Even with all of this going on, we get a lot of wonderful characterization. There's the return of the old Han and Leia, with the banter between them back to the sarcasm hiding deep affection that characterized their relationship for so long before Chewbacca. They're still a little unsure of each other, and the hurts between them have not disappeared, but both realize that they love each other and they are stronger together than apart. They even have some bonding time with their son, Jacen. The scenes between all of them are wonderful, especially the one between Jacen and his mother in the docking bay, where she's wondering if he's going to leave them. There are deep philosophical differences between the two male Solos, but both are able to put them aside to do what they know they have to do.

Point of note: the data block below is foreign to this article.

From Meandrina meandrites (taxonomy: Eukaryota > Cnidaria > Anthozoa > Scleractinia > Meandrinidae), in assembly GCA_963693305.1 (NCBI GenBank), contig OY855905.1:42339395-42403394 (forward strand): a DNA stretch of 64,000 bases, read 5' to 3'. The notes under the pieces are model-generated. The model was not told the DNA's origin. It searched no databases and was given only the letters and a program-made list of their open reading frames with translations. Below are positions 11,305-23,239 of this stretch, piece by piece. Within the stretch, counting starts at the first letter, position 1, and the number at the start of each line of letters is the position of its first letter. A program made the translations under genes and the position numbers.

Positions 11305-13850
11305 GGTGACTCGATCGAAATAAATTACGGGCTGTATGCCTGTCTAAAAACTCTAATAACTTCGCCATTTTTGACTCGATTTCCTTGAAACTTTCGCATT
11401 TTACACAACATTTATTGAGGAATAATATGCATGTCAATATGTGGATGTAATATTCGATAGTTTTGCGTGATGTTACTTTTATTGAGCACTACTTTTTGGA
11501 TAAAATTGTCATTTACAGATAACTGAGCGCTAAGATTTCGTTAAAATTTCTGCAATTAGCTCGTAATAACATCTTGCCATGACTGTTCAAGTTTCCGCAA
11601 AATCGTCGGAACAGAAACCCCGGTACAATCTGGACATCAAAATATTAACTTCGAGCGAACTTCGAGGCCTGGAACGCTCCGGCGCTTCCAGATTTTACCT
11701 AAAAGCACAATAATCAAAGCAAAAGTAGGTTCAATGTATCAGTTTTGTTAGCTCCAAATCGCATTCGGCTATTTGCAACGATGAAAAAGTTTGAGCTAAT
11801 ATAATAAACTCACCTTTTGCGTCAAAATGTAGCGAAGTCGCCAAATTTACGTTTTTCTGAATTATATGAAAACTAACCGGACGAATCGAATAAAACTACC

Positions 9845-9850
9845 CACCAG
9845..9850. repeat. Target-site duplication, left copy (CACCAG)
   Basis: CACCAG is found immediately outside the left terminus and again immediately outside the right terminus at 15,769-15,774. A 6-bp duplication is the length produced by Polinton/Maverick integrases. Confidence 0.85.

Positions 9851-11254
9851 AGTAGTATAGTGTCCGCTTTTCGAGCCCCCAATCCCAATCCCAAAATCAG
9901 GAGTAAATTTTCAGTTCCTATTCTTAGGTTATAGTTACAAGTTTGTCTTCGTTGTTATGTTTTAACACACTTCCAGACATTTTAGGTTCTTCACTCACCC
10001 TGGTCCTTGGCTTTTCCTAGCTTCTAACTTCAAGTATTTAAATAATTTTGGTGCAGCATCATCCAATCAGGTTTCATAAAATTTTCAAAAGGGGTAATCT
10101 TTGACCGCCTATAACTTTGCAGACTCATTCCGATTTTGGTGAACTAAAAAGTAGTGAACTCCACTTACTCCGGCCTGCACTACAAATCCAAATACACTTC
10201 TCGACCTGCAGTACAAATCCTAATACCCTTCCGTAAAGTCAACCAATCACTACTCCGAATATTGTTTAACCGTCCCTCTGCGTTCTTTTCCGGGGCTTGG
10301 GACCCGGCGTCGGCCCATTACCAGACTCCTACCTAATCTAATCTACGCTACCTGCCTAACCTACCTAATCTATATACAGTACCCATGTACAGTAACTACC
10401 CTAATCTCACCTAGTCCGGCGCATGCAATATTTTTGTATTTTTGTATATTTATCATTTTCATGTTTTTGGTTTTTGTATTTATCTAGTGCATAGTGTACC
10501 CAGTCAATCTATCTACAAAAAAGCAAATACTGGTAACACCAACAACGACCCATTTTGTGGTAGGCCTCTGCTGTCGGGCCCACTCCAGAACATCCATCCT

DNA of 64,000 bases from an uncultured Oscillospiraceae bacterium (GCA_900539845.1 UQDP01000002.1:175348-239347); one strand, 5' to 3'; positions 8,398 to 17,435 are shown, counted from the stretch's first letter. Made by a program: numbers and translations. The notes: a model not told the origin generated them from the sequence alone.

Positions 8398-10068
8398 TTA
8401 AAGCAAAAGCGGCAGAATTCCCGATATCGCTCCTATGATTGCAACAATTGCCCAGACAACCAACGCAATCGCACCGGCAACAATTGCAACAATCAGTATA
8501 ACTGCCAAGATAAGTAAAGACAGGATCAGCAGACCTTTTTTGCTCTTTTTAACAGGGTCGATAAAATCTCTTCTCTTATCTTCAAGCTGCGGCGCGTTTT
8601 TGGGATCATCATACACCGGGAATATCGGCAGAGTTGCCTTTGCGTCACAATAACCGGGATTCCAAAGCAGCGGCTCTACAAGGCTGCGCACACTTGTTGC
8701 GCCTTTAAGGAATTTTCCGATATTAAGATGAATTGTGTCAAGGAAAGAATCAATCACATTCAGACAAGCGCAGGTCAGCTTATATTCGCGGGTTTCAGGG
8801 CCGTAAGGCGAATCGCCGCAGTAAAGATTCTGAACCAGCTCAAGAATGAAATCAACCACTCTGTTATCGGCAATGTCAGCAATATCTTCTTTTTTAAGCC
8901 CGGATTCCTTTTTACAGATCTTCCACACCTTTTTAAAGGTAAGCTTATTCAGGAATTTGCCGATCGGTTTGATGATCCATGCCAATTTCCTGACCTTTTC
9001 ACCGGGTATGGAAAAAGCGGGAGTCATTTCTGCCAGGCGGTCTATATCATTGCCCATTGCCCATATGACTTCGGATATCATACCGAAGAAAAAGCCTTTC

It was also nice to see the return of Corran Horn, even if Michael Stackpole wasn't writing him. I've wondered about him since Ruin and I was hoping we'd see him again. He does a great job of mentoring Anakin, trying to curb some of his impulses. Anakin appears to have learned some from his experience on Yavin 4 (in Conquest), but he's still liable to go off half-cocked. The relationship between Anakin and Tahiri also takes an interesting turn, and with her feeling like a Vong at times, this should be fascinating to watch develop. I have my ideas on where this might go, but I'm probably wrong. The interaction between the three of them was almost perfect. As for the rest of the characters, I can't go on forever, but again there is not a hint of mischaracterization anywhere in this book. Greg Keyes, I bow down to you.